Last week, Superintendent Garcia presented his last budget to the Board, for passage at the June 26 meeting (the last Board meeting of the fiscal year). At a special meeting tonight, the Board dug into the budget, asked questions, made some speeches and suggestions, and considered (as required) the proposed “flexing” of certain categorical funds (“Tier III categoricals”). It was a long night — the Board started in closed session at 4:30 pm, and did not adjourn the special meeting until after 10 p.m.–but that’s not so surprising because the district’s budget is so complex.
The district expects to start the 2012-13 fiscal year with an unrestricted general fund balance of $46.2 million. $15.5 million of that is the unspendable-under-most-circumstances “designated reserve”, which means we have a healthy cash balance of about $30.5 million. Unrestricted revenues are expected to come in at $331.1 million, and the district will spend all of that plus the $30.5 million in cash, bringing expenditures to $361.6 million. The district expects to end the year with just $230,000 in cash after the designated (unspendable) reserve.
The district’s assumptions for 2012-13 include four forced closure (furlough) days for most staff and five forced closure days for unrepresented (management) employees; they also assume the district will use Prop A (parcel tax) funds to pay for three professional development days for district certificated and classified staff.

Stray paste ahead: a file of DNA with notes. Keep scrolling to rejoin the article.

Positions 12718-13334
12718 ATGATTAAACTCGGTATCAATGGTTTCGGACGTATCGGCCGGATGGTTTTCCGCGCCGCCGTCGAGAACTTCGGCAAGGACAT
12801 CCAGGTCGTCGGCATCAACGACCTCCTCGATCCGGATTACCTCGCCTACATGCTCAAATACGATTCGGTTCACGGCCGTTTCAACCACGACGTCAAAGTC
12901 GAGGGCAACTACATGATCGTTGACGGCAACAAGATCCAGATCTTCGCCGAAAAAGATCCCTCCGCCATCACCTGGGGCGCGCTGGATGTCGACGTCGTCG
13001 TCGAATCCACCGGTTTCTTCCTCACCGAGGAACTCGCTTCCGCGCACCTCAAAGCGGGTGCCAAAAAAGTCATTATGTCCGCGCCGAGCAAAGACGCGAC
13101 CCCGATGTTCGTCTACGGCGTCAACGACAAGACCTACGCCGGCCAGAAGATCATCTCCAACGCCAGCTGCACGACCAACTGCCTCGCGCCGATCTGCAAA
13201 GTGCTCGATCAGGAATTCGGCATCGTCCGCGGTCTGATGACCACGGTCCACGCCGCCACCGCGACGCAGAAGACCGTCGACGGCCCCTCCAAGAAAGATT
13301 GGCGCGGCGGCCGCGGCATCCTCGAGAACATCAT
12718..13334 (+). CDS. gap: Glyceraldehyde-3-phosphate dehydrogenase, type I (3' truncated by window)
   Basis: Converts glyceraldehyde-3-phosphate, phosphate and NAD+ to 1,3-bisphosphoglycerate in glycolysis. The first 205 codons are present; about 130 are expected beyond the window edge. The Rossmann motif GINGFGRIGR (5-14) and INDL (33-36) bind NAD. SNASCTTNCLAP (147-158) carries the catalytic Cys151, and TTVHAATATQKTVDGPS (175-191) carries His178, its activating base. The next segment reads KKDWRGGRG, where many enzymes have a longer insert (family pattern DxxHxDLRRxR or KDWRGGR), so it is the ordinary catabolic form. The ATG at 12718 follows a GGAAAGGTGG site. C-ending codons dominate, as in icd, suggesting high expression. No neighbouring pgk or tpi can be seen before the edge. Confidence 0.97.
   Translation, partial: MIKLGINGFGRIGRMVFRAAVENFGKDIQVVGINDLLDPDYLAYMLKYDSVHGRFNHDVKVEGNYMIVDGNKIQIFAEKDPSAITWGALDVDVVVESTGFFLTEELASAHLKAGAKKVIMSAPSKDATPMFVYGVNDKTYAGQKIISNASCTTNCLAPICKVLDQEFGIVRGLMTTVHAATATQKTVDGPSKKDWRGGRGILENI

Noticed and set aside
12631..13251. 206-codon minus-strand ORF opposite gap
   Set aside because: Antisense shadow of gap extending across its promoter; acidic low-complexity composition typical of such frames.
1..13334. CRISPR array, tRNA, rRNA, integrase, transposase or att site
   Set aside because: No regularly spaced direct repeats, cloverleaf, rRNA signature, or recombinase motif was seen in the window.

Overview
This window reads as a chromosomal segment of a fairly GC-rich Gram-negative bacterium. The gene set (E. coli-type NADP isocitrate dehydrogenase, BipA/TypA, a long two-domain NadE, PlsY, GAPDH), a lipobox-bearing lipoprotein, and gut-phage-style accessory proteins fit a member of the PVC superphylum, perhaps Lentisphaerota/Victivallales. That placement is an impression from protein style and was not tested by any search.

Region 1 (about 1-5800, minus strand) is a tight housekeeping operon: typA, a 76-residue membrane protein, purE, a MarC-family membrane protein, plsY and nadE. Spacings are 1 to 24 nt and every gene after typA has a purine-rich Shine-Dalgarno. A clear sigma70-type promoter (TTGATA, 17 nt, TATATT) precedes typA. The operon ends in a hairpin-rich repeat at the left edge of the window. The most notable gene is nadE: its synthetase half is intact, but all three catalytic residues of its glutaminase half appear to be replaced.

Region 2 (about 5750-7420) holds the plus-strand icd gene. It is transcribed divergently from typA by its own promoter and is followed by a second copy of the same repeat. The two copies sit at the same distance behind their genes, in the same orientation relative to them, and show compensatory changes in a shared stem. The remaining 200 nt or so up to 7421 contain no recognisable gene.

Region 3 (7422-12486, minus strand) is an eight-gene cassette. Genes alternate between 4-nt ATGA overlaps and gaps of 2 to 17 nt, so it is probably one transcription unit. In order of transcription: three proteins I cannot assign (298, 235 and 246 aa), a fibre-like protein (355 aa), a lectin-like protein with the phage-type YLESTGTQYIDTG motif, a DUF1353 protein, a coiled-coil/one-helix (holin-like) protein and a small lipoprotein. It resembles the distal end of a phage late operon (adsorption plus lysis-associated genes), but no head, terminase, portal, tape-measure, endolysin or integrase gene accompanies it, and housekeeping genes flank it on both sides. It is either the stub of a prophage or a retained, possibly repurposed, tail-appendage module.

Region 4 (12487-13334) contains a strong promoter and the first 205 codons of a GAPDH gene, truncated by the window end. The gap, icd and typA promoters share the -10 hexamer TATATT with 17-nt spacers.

Below, you can see those figures plus projections for 2013-14 and 2014-15 as things stand now:
Of course, the district will have to submit a version of this chart to the state that does not have red ending balances and reflects a fully-funded designated reserve — if we don’t, we risk state takeover. And unfortunately, it’s not so easy as just promising to spend less, then figuring out what to cut next year (as if that’s easy). The district has to actually identify potential cuts for the state, and demonstrate that it is taking actions to actually make the cuts. (Unlike state government, which just says it will cut but then never does, but that’s another story). In our case, we are in mediation with UESF on changes to their contract that would help realize these savings, but there are also other challenges: the SIG funding will end after 2012-13, which represents an ongoing loss of $15 million; in addition we expect the Rainy Day Fund to be exhausted as a resource by 2014-15.